The ring is fake. I have to admit, the first time a lady approached my ex-boyfriend when I arrived in Paris at 18, I’d never even heard of this trick and it seemed weird but it didn’t even occur to us that it was a scam. Obviously, we didn’t hand over any money but the ring will even be ‘stamped’ with a gold mark- as fake as the gold ring itself. So bear this in mind.
How to avoid: this scam Just say no and walk away. Note: This scam doesn’t necessarily have to involve a ring and can include other valuable looking items such as jewellery pieces. However, the most commonly used prop is certainly a gold band wedding ring!
The String Trick Paris scam – Commonly practised around Montmartre and the steps of the Sacré-Coeur
How it works: A group of men and women will be standing in a group. They will offer you a friendship bracelet, seemingly out of generosity. Once you’ve got the bracelet tightly fastened to your wrist, they’ll only let you go once you’ve paid them a certain ‘fee‘.
More often than not, they won’t even offer you a bracelet but try to tie a piece of string around your hand or finger. This one scares me the most as someone has literally grabbed my arm before; there were few people around at the time and so I just shouted at him until he let go of me.
How to avoid the string bracelet scam: Just say no firmly and walk away quickly.
Cup and Ball scam – Commonly practised around Montmartre and Trocadéro
How the cup and ball Paris scam works: This is one of those Paris scams aimed at tourists in which is you are genuinely led to believe that you have a chance of winning some big money. Basically, there will be a man or a woman with a little mat, a ball, and three cups.
They’ll place the ball under one of the cups and mix the three up. The way you ‘win‘ money is by guessing which ball the cup is under. Bets can go as high as €50 and you’ll be offered the chance to win double your money if you correctly guess which cup the ball sits under.
The cup and ball trick? The game master will have accomplices posing as tourists in the crowd. These people will be allowed to win a number of times (by guessing the correct cup the ball is under). However, when actual tourists start playing, they’ll never win and lose their money.
How to avoid this scam: Just avoid playing the ‘game’. Like many of the other deceits and Paris tourist scams, the best way of avoiding losing money or valuables is just to say no and simply walk away! Don’t be tempted as this is a scam and is a surefire way for you to lost money.
Paris Pickpockets & leaving your valuables in plain sight/ leaving your bag open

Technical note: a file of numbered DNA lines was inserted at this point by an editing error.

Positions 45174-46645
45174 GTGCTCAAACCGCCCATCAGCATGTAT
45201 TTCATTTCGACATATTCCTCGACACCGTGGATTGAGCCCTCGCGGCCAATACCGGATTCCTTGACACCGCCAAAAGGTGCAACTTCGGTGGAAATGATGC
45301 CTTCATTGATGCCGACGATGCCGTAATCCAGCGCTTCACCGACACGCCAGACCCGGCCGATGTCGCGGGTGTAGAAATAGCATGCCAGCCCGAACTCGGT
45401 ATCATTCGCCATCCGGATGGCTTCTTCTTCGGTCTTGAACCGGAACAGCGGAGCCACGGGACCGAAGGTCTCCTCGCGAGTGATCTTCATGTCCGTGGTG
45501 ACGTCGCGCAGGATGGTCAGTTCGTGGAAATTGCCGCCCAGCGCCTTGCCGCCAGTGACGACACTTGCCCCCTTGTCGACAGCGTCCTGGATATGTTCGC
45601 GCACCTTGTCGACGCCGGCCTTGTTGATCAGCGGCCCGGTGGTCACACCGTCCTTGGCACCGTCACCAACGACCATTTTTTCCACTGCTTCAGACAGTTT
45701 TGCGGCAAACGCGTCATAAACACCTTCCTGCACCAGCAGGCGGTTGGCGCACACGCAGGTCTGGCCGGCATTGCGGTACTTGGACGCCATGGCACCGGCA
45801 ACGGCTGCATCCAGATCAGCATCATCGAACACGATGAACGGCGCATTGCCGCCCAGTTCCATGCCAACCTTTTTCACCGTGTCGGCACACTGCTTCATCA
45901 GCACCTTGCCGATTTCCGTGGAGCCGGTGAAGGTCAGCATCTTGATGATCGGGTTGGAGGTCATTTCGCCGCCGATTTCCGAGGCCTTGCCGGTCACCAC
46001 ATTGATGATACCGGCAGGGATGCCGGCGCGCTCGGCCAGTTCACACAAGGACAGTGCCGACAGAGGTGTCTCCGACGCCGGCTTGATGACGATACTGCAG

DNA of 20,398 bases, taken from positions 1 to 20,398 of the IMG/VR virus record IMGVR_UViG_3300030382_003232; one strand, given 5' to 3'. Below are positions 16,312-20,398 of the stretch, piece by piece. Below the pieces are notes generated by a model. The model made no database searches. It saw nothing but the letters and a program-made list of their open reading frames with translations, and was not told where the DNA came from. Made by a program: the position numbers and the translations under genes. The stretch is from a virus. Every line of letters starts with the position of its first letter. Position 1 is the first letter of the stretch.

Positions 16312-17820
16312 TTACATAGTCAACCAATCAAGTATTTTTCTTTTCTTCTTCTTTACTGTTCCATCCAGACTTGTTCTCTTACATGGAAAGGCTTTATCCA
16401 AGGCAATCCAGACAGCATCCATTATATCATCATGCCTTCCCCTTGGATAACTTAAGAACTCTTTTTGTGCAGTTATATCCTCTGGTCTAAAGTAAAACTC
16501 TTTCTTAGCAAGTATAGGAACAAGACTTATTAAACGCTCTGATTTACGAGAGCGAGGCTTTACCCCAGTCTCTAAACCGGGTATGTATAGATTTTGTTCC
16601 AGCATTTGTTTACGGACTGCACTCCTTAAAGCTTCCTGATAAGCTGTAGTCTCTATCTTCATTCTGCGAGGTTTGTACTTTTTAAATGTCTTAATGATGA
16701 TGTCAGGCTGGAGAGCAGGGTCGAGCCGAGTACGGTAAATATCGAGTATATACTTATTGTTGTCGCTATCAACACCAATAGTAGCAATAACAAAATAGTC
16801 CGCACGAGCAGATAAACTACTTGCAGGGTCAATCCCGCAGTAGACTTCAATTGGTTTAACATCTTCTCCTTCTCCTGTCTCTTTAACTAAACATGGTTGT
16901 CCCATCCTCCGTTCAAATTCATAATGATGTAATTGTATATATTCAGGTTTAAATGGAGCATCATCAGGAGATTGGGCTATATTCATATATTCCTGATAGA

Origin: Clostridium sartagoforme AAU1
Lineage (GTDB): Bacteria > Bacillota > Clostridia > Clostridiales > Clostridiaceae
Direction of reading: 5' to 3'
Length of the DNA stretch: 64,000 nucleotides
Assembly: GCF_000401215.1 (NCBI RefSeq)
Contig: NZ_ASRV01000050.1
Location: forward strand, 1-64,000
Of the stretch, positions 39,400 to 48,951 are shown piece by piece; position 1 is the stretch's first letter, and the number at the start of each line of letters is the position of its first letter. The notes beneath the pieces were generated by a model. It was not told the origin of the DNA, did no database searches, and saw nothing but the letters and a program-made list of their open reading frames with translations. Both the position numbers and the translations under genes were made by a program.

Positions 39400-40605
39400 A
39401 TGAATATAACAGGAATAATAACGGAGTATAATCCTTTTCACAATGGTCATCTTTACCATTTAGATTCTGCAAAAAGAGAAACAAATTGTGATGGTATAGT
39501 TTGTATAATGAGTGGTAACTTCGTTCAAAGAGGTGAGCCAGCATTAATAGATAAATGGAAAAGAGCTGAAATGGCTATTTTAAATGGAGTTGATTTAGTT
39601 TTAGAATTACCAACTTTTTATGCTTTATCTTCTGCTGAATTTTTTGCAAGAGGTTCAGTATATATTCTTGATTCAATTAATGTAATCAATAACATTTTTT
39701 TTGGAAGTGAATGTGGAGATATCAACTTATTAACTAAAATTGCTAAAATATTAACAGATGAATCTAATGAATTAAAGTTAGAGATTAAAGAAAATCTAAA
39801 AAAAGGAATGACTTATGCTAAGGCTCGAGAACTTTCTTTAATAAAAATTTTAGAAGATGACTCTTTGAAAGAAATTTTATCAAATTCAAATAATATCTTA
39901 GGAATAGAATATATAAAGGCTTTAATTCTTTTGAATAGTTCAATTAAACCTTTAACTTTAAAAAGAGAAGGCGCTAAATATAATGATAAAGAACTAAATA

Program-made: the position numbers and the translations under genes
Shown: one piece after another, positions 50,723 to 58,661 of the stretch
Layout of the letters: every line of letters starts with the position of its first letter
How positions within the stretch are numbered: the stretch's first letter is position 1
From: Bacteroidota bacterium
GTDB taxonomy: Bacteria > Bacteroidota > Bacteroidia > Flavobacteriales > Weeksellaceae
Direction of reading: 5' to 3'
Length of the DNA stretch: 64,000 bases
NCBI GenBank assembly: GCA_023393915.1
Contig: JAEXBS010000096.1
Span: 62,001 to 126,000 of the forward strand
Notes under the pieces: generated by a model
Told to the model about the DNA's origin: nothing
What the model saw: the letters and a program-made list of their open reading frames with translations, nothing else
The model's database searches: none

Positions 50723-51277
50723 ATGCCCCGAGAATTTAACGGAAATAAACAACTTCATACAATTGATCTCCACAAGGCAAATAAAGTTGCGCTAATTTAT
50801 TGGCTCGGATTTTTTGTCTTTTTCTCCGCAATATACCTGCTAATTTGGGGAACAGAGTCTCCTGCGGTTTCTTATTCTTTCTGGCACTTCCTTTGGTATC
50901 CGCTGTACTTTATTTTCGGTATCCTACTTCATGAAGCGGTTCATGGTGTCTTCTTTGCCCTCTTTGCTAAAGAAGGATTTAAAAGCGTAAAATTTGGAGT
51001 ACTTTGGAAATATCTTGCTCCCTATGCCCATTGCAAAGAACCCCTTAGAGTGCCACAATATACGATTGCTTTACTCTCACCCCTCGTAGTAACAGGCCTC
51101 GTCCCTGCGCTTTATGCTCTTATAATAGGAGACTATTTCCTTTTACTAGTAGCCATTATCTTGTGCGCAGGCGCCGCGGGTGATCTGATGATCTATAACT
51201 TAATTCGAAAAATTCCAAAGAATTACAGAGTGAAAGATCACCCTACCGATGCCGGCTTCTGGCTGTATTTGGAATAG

Okay, so this final point isn’t necessarily one of the ‘Parisian tourist scams you should try and avoid’ but being aware of pickpockets is a good point to bear in mind, nonetheless. My number one tip would be to not flash your valuables in plain sight as this will only mark you out as an easy target. I personally love these backpacks, but always wear them over my shoulder so that I can see my bag and its zips at all times!
How to avoid Paris pickpockets
Always make sure that your bags are well fastened/ secured. If you’re travelling with a handbag, then make it a cross-body one. Make sure your bag has a zipper and walk along while holding the fastened bag. Crossbody bags are not only stylish but they also allow for you to keep an eye on your belongings at all times.
Your best bet for avoiding Paris pickpockets is to not even open your bag in crowded places, like the Paris metro. If you’re simply carrying a wallet, then don’t leave it in your back pocket. Pickpockets in Paris often work in groups so be sure to be extra aware if someone stops to block your path, even if they’re seemingly doing something innocuous like tying a shoelace.
Often, you won’t even realize you’ve been pickpocketed until sometime later. Normally the ‘pickpocketing’ part itself actually happens when someone ‘accidentally bumps‘ against you in a rush for catching the metro or trying to pass down a busy street.
This seemingly innocent distraction is actually the thief distracting you while simultaneously robbing you of your valuable possessions. More commonly, thieves will quite literally steal your smartphone from your hands and run off, so be sure to keep an eye on your phone at all times as well!
The ‘free’ rose scam – Commonly practised in tourist restaurants and on terraces outside bistros across the city
How the Paris rose scam works: Typically, you’ll be sat with your partner enjoying a wonderful meal in a French restaurant when someone will approach you offering you a ‘rose’. This can also happen when you’re wandering through the more touristic parts of town (i.e. in Le Marais and in the Latin Quarter). As soon as you’ve accepted this seemingly ‘free’ gift, you’ll be asked for money.
How to avoid this scam: Of all the Paris scams, this is one of the easiest to avoid. Simply decline the offer and walk away (or stay seated if you’re at a restaurant). The rose sellers are used to people declining their offer and will typically leave after a firm ‘non’.